Are carbohydrates important for active people?

Yes, carbohydrates in some portions are needed by the body for a physically active individual. When starch or sugar is eaten, the body changes them all to glucose, which is the only form of carbohydrate used directly by muscles for energy. Carbohydrates in any form are digested and ultimately changed to glucose:

1. Carbohydrates are in the form of starch (in vegetables and grains)

2. Sucrose (table sugar)

3. Fructose (found in fruits and juices)

4. Lactose (milk sugar)

The body uses this glucose in the blood for energy; in fact, in some active people, eating or drinking carbohydrates during exercise helps maintain their blood glucose and energy levels. Focusing on getting enough carbohydrates everyday by eating a nutritious, balanced diet that is high in carbohydrates and low in fat with lots of different foods, is the best way to ensure plenty of energy for exercise.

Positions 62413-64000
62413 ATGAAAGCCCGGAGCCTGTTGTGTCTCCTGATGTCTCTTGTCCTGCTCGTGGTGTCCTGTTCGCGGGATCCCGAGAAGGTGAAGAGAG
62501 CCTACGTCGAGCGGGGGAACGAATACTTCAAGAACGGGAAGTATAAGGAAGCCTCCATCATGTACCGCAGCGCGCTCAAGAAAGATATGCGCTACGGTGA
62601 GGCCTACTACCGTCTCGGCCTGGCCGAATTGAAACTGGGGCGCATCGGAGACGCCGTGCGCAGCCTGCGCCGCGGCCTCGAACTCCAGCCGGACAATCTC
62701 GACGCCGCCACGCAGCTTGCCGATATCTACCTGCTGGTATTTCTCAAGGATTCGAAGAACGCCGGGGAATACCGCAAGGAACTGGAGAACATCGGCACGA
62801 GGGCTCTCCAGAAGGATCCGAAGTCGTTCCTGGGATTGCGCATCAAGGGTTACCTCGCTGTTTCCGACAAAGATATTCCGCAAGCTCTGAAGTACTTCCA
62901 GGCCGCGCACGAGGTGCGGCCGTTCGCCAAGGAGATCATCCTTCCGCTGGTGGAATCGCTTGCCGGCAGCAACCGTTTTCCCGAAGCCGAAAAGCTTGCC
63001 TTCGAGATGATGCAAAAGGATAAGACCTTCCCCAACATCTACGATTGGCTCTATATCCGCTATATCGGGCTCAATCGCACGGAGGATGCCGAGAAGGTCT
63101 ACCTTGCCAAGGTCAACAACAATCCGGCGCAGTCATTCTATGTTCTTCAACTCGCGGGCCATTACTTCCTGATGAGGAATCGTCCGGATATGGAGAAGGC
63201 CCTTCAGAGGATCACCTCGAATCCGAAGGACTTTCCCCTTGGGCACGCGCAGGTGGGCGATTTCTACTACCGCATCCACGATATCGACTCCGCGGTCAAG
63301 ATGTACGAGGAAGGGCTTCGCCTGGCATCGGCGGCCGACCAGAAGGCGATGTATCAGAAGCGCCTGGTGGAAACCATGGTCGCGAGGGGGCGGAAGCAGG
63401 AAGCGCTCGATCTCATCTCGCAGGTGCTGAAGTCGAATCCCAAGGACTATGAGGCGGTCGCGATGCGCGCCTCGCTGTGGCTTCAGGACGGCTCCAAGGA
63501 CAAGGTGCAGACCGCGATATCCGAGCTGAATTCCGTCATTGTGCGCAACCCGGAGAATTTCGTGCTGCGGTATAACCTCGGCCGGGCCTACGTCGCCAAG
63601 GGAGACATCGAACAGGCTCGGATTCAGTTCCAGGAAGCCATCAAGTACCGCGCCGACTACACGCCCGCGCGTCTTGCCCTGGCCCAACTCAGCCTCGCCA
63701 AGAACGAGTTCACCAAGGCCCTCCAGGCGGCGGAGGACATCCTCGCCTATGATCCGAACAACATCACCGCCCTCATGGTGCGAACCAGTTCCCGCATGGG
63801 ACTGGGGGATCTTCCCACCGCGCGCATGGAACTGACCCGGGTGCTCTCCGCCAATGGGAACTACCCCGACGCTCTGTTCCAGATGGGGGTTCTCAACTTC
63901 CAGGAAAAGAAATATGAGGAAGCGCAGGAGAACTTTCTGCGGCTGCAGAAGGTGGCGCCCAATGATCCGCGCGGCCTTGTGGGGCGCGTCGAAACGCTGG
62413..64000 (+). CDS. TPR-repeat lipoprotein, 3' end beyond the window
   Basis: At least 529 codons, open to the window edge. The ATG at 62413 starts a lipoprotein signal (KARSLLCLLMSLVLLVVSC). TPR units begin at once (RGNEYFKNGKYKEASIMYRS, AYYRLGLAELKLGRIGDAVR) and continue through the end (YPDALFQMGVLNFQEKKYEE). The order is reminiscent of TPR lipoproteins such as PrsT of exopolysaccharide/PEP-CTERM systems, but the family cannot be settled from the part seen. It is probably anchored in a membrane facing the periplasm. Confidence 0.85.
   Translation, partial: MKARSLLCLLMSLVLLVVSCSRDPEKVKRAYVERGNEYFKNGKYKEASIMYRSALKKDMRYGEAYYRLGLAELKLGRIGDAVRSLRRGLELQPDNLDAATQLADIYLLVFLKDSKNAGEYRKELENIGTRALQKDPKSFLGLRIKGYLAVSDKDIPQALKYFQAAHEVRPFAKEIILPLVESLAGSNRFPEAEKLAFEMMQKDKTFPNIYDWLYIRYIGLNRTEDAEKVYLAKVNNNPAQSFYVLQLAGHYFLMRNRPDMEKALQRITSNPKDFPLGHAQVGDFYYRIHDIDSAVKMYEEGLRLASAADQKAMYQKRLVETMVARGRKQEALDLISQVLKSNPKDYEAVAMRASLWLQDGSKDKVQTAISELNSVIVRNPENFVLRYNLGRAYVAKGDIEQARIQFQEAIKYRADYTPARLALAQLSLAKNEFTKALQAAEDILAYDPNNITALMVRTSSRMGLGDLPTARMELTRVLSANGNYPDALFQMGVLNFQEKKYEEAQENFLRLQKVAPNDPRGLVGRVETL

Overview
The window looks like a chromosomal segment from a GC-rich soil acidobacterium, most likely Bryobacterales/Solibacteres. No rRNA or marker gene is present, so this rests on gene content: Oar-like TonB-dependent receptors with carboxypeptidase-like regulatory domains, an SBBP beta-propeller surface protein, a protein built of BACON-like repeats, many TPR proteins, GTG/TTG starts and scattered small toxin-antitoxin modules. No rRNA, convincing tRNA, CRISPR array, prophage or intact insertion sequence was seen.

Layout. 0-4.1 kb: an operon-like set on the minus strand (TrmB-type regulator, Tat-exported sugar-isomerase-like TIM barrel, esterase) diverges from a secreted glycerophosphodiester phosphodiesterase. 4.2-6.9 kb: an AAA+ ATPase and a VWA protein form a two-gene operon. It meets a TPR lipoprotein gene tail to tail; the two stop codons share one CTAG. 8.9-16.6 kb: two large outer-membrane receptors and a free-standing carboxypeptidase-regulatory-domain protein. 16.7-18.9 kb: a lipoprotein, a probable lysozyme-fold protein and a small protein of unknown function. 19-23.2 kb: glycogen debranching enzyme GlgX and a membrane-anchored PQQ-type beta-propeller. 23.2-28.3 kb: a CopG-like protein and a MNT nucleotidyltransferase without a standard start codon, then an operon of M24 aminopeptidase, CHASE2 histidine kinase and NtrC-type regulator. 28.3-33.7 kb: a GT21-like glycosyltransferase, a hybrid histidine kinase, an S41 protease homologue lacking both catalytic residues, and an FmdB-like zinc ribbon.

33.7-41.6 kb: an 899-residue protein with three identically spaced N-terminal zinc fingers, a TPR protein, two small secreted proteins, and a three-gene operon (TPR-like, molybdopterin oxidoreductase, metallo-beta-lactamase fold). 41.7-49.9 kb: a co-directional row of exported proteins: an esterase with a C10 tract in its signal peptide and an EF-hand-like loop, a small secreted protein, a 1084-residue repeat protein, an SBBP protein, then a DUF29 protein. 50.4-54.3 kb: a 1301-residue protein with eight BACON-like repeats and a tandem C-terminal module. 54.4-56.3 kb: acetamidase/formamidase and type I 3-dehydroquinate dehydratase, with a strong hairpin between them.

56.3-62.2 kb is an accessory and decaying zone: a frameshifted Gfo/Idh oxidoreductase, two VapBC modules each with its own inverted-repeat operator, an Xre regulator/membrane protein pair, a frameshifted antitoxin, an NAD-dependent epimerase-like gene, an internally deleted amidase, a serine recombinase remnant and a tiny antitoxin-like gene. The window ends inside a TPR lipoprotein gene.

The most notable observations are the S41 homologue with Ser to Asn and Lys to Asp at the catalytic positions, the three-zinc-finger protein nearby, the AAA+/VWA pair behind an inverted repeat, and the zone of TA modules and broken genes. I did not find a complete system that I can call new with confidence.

If someone is taking amino acids such as arginine and glutamine, does that count as protein?

Arginine and glutamine are amino acids. Although amino acids are the building blocks of protein, they do not count as whole protein. Consider a patient who is assessed to require 65 g of protein/day. A common supplement provides 7 g each of arginine and glutamine. This does not count toward the goal of 65 g of protein/day because 14 g of amino acids is not the same thing as whole protein such as is found in an egg or chicken breast. It is possible to calculate the amount of nitrogen contributed by the amino acids, but most practitioners do not do this.

How much should I eat to lose weight, but also have the energy to work out?

There’s a fine line between eating for energy and muscle recovery and eating to drop body fat. Weight loss will be a byproduct if you’re burning energy at the gym, but shouldn’t necessarily be your goal over fitness, strength or endurance. People think if they exercise more, they’ll lose more weight. But its effect on weight loss is minimal as humans have a variety of adaptive and compensatory mechanisms to make up for the energy burnt in the gym. Your exercise recovery goals should include a good night’s sleep, a balanced meal consisting of all three macronutrients and rehydration.